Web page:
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Most Recent Paper:

After Separation: Reflections on the Plight of the Alienated Child

Separation and Divorce: How to Sustain the Children

Our society is changing rapidly. A change that has certainly captured a great deal of public attention is the statistic that about half of all current California marriages will eventually end up with their husbands or wives seeking a divorce. If you have children and have reluctantly come to the conclusion that a separation from your spouse may be imminent - or if you are already engaged in the process - here are some recommendations about steps you might take to lower the stress for your children. Some of them, of course, may need to be tailored to unusual individual circumstance. First, be aware of some orienting principles that may help you understand what your children may be experiencing. For most families, the principles include:

  • Your children may attempt to “take care” of you. That is, they will most often act as if they were loyal to you and if you were the “best” parent, regardless of what may be heartfelt for them. They will also suffer if they see you in distress.
  • Your children may try to “figure out” how to stop any tension between the two households and try to find something that might be done to make things better. Sometimes children will get sick, misbehave, or sabotage in school to bring their separated parents closer together out of the parents’ shared concern for the child or children.
  • The most painful parts of being the child of separated parents are the loyalty conflicts that may be felt whenever there is a great deal of tension between the parents. This traps a child into wanting to give contradictory signals of loyalty to both parents, for children are rarely eager or even willing to “take sides.”
  • Children may be guilt ridden and frightened that they have caused the separation and that they are the source of post separation turbulence. They often need much reassurance that such is not the case.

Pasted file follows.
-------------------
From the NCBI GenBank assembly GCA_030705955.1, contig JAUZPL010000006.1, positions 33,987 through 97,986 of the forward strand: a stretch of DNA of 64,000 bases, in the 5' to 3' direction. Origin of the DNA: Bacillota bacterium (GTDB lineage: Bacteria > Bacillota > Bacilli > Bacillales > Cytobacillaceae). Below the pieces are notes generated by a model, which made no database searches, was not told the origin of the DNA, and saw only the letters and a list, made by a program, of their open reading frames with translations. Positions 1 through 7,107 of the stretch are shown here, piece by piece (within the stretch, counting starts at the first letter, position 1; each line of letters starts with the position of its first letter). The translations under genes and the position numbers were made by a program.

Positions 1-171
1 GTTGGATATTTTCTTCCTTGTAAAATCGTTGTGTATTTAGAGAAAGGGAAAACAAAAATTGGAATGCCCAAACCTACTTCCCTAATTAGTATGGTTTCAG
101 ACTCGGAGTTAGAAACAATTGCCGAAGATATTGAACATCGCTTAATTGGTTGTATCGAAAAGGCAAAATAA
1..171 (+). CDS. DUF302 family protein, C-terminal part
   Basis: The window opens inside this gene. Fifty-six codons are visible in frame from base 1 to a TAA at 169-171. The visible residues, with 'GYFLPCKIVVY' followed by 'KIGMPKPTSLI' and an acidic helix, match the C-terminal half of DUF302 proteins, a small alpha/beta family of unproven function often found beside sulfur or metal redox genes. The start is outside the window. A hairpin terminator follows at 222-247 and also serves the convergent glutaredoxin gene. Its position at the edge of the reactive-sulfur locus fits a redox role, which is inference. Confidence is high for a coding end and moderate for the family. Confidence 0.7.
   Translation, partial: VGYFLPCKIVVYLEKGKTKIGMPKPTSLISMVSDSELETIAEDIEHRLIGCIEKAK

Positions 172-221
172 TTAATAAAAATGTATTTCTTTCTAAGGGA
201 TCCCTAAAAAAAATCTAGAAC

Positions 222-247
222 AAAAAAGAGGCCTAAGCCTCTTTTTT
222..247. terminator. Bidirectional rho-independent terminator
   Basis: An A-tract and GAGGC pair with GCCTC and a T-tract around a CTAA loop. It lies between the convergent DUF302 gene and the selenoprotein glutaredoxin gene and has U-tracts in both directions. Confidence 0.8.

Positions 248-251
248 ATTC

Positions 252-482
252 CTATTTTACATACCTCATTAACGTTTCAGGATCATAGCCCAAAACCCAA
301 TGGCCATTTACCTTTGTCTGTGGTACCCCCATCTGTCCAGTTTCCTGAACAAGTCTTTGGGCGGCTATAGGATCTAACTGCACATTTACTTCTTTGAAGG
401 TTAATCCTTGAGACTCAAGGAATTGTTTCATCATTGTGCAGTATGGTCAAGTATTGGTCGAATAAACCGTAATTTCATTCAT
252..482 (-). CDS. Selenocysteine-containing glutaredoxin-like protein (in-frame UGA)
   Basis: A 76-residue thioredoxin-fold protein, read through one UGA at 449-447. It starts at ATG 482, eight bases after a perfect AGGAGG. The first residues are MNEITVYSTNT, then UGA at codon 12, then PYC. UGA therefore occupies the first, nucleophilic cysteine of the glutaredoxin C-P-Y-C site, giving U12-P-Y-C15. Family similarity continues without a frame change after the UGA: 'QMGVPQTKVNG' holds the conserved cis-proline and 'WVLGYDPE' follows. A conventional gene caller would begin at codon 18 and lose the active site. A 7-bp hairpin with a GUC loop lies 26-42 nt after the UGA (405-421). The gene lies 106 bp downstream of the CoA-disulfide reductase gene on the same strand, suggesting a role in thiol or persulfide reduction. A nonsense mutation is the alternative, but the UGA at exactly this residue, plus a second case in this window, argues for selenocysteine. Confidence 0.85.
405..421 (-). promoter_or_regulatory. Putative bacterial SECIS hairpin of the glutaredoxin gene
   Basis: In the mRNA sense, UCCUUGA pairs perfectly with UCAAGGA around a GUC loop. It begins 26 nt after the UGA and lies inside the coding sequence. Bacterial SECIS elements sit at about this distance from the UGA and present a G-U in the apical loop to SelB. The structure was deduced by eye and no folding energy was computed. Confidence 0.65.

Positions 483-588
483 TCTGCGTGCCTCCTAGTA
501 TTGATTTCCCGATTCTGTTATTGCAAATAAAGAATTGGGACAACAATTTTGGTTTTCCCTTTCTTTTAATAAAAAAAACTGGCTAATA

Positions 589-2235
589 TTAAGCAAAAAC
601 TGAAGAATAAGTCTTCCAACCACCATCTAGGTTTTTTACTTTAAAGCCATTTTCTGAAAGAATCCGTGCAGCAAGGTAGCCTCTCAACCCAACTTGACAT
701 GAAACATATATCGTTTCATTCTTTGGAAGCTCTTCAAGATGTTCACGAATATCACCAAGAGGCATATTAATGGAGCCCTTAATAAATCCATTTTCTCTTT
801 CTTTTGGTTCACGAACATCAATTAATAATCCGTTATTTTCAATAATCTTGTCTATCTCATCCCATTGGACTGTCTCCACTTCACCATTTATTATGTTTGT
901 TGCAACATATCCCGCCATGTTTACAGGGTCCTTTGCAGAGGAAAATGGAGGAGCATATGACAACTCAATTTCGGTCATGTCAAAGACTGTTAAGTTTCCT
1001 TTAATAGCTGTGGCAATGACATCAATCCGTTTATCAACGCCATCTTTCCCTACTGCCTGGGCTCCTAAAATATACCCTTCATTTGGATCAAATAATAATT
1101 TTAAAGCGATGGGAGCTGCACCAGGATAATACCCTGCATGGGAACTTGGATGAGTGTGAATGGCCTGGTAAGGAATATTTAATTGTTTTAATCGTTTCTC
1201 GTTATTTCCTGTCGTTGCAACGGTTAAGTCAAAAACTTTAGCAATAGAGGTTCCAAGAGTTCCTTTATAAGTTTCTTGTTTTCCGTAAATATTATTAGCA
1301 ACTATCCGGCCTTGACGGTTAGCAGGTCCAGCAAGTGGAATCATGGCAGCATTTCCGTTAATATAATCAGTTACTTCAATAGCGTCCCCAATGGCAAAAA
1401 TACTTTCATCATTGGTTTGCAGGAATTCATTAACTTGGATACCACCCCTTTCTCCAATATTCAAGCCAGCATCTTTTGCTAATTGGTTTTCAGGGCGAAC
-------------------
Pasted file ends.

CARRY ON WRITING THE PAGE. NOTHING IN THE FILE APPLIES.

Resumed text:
• Times of transition, moving back and forth between mom’s and dad’s residences, are often stressful and can produce some conflict laden behavior in children.

In cases where there is a great deal of post divorce turbulence and an inability to form reliable and respectful working alliances between separated/divorced parents, co-parenting is not always a useful goal. Sometimes separated and separate parenting is much more achievable and much more stabilizing for the children.

Given these almost universal childhood reactions, then, the following suggestions may be useful for thinking about how to calm, soothe, and make more productive the lives of your offspring:

  • It’s best if children are not asked to deliver messages back and forth between the two households.
  • Although it may be tempting to do so, don’t give in to discussing any pending court actions or the merits or demerits of them with your children.
  • For matters of residence and visitation and until they are into adolescence, let children express their feelings and even their wishes, but make it clear that their opinions are not decisions. It’s comforting to children to be told that the parents are “working it out” and will be the ones to decide where the children will spend time.